St. Ignatius has some things to say about how the enemy, the one opposed to God, goes about his business. The first is that he behaves as a spoiled child, simpering, batting his eyes, stamping his feet, throwing a tantrum and going in the huff when he does not get his way. (Okay, Ignatius actually said like a woman, and given his time, I’m going to let him off the hook on that one, and simply update what he describes to our day and age). The second is as a false lover, who flatters and whispers lies in secret and solicits something unwholesome, telling us it is just between us, our little secret and that we should not tell anyone else about it. The third is as a general, circling the castle to find the weak spot from where to launch an attack; stabbing at our soft underbelly and filling us full of doubt and self recrimination. When we are speaking out, standing up for our principles as guided by our faith, how many of these strategies do we notice in the people who stand in opposition to us?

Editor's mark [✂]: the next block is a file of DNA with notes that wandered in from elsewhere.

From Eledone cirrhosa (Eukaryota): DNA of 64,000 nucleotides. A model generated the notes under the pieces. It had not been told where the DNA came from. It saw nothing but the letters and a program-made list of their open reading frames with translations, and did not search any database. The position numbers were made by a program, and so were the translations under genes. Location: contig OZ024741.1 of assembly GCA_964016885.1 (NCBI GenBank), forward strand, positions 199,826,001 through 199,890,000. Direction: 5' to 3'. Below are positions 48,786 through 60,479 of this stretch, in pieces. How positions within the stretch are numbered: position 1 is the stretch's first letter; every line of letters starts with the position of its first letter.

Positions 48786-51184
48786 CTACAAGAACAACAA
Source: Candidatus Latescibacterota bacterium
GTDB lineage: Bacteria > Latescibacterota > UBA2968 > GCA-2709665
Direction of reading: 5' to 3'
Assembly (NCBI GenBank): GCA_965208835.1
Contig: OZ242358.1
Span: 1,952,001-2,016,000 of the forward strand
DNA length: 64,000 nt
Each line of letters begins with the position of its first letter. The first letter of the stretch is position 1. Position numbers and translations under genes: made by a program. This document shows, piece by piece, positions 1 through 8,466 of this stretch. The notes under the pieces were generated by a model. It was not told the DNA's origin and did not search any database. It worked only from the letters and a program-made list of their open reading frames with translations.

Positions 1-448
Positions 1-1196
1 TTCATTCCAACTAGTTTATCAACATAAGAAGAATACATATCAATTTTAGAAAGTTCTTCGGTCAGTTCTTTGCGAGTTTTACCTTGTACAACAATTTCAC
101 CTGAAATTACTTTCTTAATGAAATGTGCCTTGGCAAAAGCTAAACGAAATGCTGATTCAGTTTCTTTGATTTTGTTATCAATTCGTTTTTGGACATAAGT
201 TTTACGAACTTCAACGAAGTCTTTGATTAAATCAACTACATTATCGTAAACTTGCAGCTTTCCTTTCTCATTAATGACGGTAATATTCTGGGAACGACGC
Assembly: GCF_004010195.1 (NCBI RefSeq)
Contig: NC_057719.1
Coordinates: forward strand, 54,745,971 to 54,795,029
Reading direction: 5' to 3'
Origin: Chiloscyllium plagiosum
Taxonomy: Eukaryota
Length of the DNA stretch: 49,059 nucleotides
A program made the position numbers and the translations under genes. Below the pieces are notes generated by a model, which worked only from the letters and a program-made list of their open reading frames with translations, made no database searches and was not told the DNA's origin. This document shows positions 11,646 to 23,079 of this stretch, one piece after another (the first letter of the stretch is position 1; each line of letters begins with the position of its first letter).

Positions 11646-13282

Ignatius also makes suggestions as to how we deal with each of these scenarios. In the first, he suggests a show of strength, to be unwavering. Of course, any parent who has gone through the toddler years, knows that you have to stand your ground and weather the storm, even as your furious child is attracting all the disapproving, and sympathetic stares of others in the supermarket, or whatever public place they have decided to show you up in. Maximum power, minimum reason. In terms of weakness, one of mine is that I try to be reasonable and base my opinions and arguments on evidence. I know, you would think that this is a strength and in the academic world it is, but in the world of populist politics and online discourse, which fuels the lynch mob mentality, the voice of reason cannot always be heard above the noise, and sometimes may give the space for those who act from an unreasonable standpoint, who show no such scruples, to step in and abuse. Ignatius suggest shoring up the weak walls in our castle, and that may mean continuing in faith, in the course that we know to be right, to stand strong, as in the first case of dealing with the spoiled child. In the second scenario, the secret whispering, Ignatius encourages us to tell, to disclose what is going on in us with someone well versed in discernment of spirits: a spiritual director, or a close friend with such skills. When the turmoil of the dark recesses of our mind are put on the table and God’s light shone on them, they lose their power to potentially uproot us. Our doubts and fears expressed, cannot withstand the process of discernment when examined in the light with the help of another. And through this process we find the courage to face them. Notice that the company of those also engaged in this process of living reflectively in God is important in strengthening and encouraging us. Ignatius suggests discernment, prayer and penance to help strengthen us when we find ourselves beset with that which would pull us away from God. As for the latter, I have a lot to say about penance, but I will save it for another day, at the appropriate time.